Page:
The main function of a vehicle’s fuel delivery system is to provide constant flow of fuel to the engine at required volume and pressure. Various mechanical and electrical components constitute a vehicle’s fuel delivery system, each of which has its own function. Proper functioning of every component positively impacts the performance of the engine, while even a little malfunction of any part could seize its operation. Hence, understanding this system enables the user to identify and fix minor issues, helping him minimize the negative impact on the engine’s performance on the whole.
Main components: A typical fuel delivery system consists of various components such as tank, pump, pipe, in-filters, strainers, injectors, pressure regulators, return pipe, pulsation damper, etc. Here, we will discuss only about the vital components of the system.
Fuel tank: A fuel tank, as we all know, stores the fuel in a location, away from the engine. These are constructed using different materials like pressed corrosion-resistant steel, aluminum, or molded reinforced polyethylene plastic. Many modern tanks incorporate slosh baffles or surge plates, which prevent the fuel from splashing around inside the unit. The tank also has a filter (to filter the fuel) and a vent system with an inlet line (through which fuel from the cap enters the tank) and an outlet line (to send the pumped fuel to the engine).
Fuel pump: It is often called as the heart of the fuel delivery system. Its main function is to pull the fuel from the tank and to pump it to the injectors at required pressure. Many of the modern engines are equipped with electric pumps that are usually located inside the tank. We can still find mechanical pumps in the old styled carburetor engines. The basic difference between them is, electric pumps generate high pressure, whereas, mechanical pumps generate low pressure. However, there are some new models of mechanical pumps which pump at high pressures.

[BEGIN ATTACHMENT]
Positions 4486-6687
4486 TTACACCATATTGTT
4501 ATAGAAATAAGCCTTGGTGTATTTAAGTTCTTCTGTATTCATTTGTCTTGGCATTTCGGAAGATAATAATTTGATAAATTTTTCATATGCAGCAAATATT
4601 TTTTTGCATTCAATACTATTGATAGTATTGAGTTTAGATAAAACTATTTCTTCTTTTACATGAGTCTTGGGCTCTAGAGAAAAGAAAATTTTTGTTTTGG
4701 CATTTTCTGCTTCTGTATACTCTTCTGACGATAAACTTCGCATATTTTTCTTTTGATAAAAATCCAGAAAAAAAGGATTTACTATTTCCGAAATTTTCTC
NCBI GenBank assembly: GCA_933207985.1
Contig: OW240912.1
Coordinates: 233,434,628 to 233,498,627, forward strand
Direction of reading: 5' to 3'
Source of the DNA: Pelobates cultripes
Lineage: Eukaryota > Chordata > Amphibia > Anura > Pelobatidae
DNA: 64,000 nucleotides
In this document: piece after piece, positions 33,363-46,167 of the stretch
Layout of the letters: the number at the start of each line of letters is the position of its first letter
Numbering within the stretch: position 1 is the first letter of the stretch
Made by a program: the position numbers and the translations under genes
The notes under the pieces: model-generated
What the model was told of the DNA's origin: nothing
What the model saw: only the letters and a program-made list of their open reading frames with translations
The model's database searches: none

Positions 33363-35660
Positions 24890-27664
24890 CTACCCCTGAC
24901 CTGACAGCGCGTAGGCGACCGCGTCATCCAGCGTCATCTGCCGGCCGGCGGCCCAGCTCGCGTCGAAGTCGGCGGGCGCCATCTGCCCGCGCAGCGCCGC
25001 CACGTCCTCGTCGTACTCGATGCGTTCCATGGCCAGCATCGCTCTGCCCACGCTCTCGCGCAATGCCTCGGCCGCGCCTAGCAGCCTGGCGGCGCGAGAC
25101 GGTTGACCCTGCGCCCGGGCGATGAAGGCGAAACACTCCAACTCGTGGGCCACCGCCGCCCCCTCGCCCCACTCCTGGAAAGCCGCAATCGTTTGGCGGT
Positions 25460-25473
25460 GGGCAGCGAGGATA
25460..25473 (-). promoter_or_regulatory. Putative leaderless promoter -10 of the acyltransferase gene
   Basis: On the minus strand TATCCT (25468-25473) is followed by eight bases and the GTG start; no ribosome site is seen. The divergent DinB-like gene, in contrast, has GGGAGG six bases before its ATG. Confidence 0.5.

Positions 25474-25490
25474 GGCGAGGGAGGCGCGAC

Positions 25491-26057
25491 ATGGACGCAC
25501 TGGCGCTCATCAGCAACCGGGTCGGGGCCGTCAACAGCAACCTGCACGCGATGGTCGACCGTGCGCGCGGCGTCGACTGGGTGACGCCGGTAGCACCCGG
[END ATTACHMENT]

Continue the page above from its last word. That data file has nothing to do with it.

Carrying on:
Pressure regulator: Pressure regulator maintains constant fuel pressure across the lines and injectors, in order to ensure accurate fuel delivery to the engine. In simple words, it regulates the amount of fuel that is to be delivered to the engine (not all engines require the same amount). The excess amount which is not consumed by the engine returns to the tank through a return line.
Injector: Injector is an electro-mechanical device that delivers pressurized fuel into the engine’s combustion chamber. Most of the diesel injectors are made of heat-treated alloy steel and are controlled by an electronic control unit (ECU). The injectors convert the gasoline into vapor under high pressure and spray the vaporized gasoline into the engine.
Strainer/filter: A filter is small yet important component of the system. Its function is to filter the fuel from the tank before it reaches other parts of the system. It traps the dirt, dust, and other solid contaminants and sends filtered fuel. A strainer is located between the tank and the pump to protect the pump from contaminants. Various in-line filters located in the rails protect pressure regulators and injectors, which are highly susceptible to clogging from dust/dirt.
Few tips to maintain a healthy system: Proper maintenance plays a vital role in extending the life of all the systems parts. Using good quality fuel, regular maintenance checks, fixing minor repairs at early stages and replacing the components with high quality aftermarket products helps you improve your engine’s performance and efficiency. Few parts like pump, filters are more prone to damage and also to normal wear and tear. So, check them periodically in order to prevent complete failure of the system.